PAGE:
"We are still investigating, but we believe this looks like a Ponzi scheme, and there likely was never any investment in these distressed properties," said San Francisco attorney Cary Lapidus.

Lapidus said he has been contacted by more than 30 people who invested in Frew's scheme, and roughly two-thirds of them had accounts with Wells Fargo Advisors, a nonbank affiliate of Wells Fargo & Co. It is the nation's third-largest brokerage firm with 15,145 brokers.

Lapidus said he plans to file an arbitration claim in a few weeks against Wells Fargo Advisors on behalf of certain investors.

His resignation

Wells Fargo Advisors would only say that Frew resigned after it opened an investigation into a customer's attempt to wire money into Frew's bank account at another institution. "The investigation continues and we are working with clients, industry regulators and law enforcement to gather information concerning Mr. Frew's activity outside of accounts at Wells Fargo," the company said last week in a statement.

Even if the investment took place outside the brokerage firm, Lapidus said Frew's Wells Fargo clients looked to him for advice "and this was part of the investment advice he gave them. The fact that it wasn't a Wells Fargo product is irrelevant. If he had recommended a hedge fund that was out outside of Wells Fargo, he has the same duty to recommend suitable investments."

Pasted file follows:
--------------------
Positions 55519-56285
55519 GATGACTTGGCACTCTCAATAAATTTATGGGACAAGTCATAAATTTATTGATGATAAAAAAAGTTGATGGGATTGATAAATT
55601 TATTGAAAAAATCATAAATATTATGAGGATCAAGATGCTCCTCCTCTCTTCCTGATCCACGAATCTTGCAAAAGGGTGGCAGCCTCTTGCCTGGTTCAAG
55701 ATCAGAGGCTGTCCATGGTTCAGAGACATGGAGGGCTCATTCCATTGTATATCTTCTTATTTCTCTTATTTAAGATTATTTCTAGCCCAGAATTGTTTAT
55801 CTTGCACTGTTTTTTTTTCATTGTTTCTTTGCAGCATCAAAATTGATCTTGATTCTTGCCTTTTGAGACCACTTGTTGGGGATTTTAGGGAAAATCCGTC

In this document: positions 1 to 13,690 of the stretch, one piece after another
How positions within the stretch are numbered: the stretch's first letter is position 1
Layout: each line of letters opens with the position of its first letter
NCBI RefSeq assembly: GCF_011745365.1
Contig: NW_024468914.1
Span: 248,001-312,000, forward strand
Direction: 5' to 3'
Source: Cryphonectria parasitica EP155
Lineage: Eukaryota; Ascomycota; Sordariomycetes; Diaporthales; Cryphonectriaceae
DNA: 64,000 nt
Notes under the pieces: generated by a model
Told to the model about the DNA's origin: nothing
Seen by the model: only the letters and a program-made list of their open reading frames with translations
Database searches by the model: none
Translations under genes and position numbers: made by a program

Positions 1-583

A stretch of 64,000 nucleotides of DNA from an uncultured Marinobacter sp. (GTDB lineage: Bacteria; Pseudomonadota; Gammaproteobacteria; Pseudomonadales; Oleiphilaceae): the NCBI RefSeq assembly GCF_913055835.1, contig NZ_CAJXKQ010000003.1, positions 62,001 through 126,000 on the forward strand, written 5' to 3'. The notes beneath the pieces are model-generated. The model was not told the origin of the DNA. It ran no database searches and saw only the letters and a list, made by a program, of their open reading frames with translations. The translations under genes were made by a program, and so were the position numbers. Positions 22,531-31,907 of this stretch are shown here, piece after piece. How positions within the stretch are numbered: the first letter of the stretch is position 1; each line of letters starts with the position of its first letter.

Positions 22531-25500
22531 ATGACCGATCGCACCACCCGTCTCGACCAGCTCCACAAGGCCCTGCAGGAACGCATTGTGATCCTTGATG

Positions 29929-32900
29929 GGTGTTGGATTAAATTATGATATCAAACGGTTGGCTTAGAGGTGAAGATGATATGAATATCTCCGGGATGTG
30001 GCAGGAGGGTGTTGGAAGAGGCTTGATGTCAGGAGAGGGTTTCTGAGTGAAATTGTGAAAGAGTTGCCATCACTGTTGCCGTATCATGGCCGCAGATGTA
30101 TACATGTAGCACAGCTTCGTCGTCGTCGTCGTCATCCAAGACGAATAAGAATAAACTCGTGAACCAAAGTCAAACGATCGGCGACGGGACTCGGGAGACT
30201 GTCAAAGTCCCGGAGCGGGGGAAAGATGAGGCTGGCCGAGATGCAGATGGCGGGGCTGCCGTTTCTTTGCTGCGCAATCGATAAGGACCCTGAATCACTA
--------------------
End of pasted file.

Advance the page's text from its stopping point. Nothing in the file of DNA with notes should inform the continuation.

FINRA rules prohibit brokers from "selling away" - or selling securities that are outside their normal business without their firm's knowledge and permission. If a broker sells unapproved securities without the firm's knowledge, the firm might or might not be held responsible depending on whether it had appropriate safeguards and followed up on red flags.

Frew has been a broker since 1975, according to BrokerCheck, the authority's online tool for investigating brokers. In 1988 he joined Prudential Securities, which merged with Wachovia in 2003. Wells Fargo acquired Wachovia in 2009. Over the years, three customers filed complaints against Frew that were settled for $14,500, $28,220 and $102,225, BrokerCheck shows.